Edited by rmjapan on 06/19/2015 11:08:39 MDT.

Stephen M
(stephenm) - MLife

Locale: Mind your own business
Gooses Feet on 03/04/2013 19:22:01 MST Print View


Gooses Feet will be using Downtek dwr down soon.

(RobertM2S) - M

Locale: Lake Tahoe
Patagonia explains Patagonia on 03/04/2013 21:12:38 MST Print View

Part of P-Gucci’s explanation:
“Perhaps the biggest design accomplishment of the jacket is its 100% independently baffled construction. That is to say, at no place on the entire parka does a single stitch extend from the exterior shell all the way through to the inside lining. This guarantees that none of those specially treated feathers are going to shift to some place that they shouldn’t and thus compromise the jacket’s uniformity of insulation. The functional improvements continue from there: double draft tubes bookend the main zipper, large front pockets (cut big enough to fit gloved hands) are positioned above the harness line, carefully split baffles around the pockets and zippers maintain uniformity of fill without adding extra bulk, meticulously laid out baffles of varying widths running through traditional compression areas (i.e. under your arms and around your shoulders) ensure equal warmth everywhere, a micro snow skirt with hideaway drawcord seals the waistline, inside stash pockets positioned on the side panels as opposed to industry standard of up front placement, and a hood that fits snug with or without a helmet. The design crew also considered what not to include. There is no fuzzy fleece lining in the pockets or at the top of the front zipper. “That stuff may feel nice at first but it is just a sponge for moisture and ends up hurting you in the long run in real alpine conditions,” says Shaw, who has more than three decades of serious climbing experience to his credit. Then there is the omission of a split end front zipper, something which would traditionally be found on a belay parka so as to allow access to your harness while keeping most of your jacket zipped up. The double-ender was left out because they are more likely to break and because the slim profile of the Encapsil Parka allows it to more easily be tucked inside of a harness and rope set-up. “I'm sure we are going hear about that,” says Shaw. “Some people feel really strongly about those zippers.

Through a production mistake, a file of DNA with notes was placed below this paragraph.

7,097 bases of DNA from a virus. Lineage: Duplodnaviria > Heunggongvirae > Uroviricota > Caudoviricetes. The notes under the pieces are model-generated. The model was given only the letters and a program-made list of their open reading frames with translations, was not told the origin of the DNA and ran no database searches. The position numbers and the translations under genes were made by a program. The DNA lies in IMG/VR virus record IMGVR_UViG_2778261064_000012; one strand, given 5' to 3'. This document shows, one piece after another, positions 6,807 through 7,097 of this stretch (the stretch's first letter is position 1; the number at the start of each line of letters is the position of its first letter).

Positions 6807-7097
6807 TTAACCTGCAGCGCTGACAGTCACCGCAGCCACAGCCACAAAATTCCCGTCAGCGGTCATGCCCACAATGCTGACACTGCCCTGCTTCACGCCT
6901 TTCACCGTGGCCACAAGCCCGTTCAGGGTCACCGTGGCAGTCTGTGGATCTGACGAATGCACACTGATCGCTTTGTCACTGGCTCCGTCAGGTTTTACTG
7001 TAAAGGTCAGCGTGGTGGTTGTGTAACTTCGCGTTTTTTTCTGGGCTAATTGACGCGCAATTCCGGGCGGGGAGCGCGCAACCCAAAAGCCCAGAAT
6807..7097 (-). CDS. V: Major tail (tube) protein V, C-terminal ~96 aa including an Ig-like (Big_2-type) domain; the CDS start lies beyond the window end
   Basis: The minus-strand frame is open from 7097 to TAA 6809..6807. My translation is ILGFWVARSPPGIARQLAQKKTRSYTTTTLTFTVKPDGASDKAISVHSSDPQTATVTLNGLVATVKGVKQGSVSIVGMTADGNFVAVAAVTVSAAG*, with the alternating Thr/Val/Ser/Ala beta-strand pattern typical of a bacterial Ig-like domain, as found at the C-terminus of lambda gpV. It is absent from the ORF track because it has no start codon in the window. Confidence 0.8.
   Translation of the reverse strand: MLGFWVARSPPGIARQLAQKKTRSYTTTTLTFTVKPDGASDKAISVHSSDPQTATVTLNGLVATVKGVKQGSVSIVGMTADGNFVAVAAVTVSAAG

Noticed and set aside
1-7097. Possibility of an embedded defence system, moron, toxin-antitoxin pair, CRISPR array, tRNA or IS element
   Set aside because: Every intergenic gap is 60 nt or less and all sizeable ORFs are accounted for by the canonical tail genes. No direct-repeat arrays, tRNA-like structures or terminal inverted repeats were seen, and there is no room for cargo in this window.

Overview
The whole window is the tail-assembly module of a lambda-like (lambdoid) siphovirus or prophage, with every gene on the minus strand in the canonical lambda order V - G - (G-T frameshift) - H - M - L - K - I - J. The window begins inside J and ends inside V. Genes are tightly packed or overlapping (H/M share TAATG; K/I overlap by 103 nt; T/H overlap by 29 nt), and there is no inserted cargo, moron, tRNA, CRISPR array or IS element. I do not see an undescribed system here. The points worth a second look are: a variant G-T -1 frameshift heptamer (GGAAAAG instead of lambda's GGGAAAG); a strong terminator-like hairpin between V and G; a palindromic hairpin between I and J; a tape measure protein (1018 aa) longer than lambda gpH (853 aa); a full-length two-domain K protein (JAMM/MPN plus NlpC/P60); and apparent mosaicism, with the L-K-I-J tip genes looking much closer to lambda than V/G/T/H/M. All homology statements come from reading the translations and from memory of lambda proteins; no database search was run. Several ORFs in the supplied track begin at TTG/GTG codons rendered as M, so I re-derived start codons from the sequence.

Craig W.
(xnomanx) - F - M
"The Finest Down Parka I'll Never Own" on 03/04/2013 21:55:10 MST Print View

It looks like an absolutely beautifully crafted winter jacket that I would absolutely love to own...

...but likely never will.

My wife is a wonderfully generous and kind woman but I would completely deserve the a$$ kicking I'd get if I went out and bought this right now. And honestly, I think I'd get an ulcer trying wear a jacket this expensive anyway.